"...sobbing for her children and begging desperately for us to find them. This went on over the course of a couple of weeks…During each episode she would try to tell us more of what she thought we needed to know in order to find them. She named the French village where she lived and described the round barn where she raised ‘fire horses.’ We could tell that she truly believed if she could make us understand where they were that we could find them…she identified five children by name – three girls and two boys…Had Moriah not been so distraught and obviously grieving, we most likely wouldn’t have thought much of her saying she had children. But, because of the sorrow and real emotion, we knew there was something to it. Moriah during that time also described her passing. I don’t think she knew that as anything more than the last thing she remembered and it was vague; she said she was traveling on the road in her wagon, and she hit a boulder and remembered that she flipped off the road."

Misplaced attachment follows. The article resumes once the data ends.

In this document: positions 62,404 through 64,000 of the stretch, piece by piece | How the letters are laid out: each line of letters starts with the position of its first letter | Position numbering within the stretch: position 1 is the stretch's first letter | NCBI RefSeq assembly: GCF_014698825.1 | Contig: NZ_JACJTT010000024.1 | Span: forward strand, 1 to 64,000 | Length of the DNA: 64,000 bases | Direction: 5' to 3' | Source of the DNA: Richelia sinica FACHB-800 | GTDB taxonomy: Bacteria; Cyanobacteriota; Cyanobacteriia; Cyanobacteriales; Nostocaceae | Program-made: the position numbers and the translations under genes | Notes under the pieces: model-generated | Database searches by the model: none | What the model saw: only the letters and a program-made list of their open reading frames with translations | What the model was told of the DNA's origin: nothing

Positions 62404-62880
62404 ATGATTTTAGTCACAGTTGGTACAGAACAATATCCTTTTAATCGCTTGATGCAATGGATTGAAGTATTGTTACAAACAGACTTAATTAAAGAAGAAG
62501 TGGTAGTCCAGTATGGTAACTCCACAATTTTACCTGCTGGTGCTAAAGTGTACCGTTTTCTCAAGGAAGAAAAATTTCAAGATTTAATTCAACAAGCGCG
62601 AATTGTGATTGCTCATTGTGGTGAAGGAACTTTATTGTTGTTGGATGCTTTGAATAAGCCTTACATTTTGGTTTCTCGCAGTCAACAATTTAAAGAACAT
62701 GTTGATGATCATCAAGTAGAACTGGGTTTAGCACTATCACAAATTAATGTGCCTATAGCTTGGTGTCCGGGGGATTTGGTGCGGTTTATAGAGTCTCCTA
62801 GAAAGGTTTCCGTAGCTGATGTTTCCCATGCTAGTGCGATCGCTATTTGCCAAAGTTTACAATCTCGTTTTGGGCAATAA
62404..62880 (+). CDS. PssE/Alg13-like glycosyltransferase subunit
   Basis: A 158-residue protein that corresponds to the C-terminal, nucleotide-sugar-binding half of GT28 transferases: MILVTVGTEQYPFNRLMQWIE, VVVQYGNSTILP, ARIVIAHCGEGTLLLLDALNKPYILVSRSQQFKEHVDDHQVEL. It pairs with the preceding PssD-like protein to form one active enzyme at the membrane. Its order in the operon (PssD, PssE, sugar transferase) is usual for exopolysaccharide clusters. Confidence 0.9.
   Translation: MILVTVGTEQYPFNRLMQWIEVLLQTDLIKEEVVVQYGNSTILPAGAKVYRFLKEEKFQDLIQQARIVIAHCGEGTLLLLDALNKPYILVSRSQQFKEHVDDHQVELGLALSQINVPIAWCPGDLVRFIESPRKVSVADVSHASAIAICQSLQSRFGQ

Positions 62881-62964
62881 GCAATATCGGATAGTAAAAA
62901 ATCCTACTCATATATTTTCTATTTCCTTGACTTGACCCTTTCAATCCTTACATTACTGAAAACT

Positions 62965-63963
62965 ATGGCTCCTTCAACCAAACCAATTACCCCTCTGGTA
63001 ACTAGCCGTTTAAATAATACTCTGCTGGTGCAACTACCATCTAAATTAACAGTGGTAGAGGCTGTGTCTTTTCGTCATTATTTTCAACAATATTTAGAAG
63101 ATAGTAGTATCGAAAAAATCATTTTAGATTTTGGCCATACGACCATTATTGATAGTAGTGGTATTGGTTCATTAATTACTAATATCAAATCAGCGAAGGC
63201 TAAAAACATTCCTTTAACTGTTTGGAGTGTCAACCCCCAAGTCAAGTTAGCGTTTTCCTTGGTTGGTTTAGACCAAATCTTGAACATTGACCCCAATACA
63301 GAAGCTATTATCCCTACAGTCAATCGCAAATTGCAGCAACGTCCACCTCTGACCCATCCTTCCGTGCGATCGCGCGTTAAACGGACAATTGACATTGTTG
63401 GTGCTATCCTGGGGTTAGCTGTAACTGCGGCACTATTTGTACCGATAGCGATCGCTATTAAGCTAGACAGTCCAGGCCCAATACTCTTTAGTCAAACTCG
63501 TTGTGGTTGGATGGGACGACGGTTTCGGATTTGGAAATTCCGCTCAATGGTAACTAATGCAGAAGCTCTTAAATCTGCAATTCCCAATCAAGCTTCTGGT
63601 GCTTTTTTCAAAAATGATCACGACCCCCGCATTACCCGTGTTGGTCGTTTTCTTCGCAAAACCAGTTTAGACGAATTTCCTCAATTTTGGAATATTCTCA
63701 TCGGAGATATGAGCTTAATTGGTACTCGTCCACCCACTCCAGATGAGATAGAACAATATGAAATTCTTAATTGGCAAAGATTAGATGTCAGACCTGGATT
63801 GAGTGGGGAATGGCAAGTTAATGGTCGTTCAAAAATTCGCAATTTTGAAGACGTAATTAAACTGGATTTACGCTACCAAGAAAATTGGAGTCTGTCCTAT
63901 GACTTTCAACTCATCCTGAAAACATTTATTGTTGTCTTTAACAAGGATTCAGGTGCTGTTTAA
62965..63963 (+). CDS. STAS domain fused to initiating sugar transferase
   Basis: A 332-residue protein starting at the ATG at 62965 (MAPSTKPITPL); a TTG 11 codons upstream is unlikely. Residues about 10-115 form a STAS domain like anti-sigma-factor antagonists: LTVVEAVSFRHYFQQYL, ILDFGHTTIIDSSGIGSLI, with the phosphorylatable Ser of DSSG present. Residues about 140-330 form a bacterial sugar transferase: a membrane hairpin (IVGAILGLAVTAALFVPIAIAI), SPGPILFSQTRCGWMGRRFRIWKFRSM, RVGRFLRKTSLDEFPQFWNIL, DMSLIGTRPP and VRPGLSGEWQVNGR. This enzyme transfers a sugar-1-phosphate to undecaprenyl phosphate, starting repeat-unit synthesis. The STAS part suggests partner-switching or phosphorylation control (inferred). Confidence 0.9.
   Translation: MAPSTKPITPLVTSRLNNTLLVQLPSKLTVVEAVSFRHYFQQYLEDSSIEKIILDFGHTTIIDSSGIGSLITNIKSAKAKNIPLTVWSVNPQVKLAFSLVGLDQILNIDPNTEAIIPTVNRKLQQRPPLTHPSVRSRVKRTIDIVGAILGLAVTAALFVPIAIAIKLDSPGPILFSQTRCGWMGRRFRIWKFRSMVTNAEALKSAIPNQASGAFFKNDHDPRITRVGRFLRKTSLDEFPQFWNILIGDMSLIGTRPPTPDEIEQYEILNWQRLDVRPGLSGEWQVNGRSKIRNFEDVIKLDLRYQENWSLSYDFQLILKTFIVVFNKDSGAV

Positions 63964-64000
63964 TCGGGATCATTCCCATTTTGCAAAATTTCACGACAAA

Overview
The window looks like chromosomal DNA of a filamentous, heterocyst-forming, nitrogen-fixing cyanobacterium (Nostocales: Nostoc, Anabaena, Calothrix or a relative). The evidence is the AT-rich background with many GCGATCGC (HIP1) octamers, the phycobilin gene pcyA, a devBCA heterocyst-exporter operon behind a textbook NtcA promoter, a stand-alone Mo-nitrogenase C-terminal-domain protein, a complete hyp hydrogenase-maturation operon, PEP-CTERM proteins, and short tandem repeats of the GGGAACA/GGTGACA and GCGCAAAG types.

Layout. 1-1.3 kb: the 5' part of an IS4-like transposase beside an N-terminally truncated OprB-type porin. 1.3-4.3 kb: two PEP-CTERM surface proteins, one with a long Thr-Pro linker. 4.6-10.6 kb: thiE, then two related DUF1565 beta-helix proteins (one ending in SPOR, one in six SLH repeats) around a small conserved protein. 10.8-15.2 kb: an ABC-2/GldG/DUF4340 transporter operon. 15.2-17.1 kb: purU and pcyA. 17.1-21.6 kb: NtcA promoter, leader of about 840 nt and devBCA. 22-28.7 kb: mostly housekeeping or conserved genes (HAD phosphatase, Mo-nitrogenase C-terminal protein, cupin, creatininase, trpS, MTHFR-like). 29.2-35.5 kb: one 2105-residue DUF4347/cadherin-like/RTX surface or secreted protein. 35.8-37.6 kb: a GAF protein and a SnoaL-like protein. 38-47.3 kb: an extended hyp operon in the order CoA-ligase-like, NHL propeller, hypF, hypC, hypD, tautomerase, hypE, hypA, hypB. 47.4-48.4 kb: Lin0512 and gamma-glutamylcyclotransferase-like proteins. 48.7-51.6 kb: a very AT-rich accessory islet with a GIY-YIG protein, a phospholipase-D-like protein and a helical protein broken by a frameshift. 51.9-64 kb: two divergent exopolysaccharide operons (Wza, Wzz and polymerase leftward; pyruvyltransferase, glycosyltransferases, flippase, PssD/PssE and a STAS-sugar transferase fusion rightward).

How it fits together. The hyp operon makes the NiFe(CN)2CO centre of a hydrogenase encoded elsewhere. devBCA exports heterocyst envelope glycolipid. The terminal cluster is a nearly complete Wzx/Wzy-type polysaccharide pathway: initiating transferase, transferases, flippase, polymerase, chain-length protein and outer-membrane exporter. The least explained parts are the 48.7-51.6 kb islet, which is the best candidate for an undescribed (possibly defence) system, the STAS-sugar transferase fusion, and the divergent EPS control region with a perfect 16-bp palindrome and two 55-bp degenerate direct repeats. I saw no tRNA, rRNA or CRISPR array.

Adam, a precocious 18-month-old, was getting a bath after dinner. Suddenly he sat bolt upright in the tub, screaming "The men! They're coming!" His eyes appeared fixed on some distant object and he seemed unaware of who and where he was. When asked by his mother who "they" were, he replied with mounting hysteria that men in uniforms and guns coming to get him. His mom tried her best to assure Adam that he was safe in his own house and warm, soapy bathtub. Then, as suddenly as the episode began, it finished, with Adam seemingly unaware that anything out of the ordinary had taken place. (Feldman, 1986b)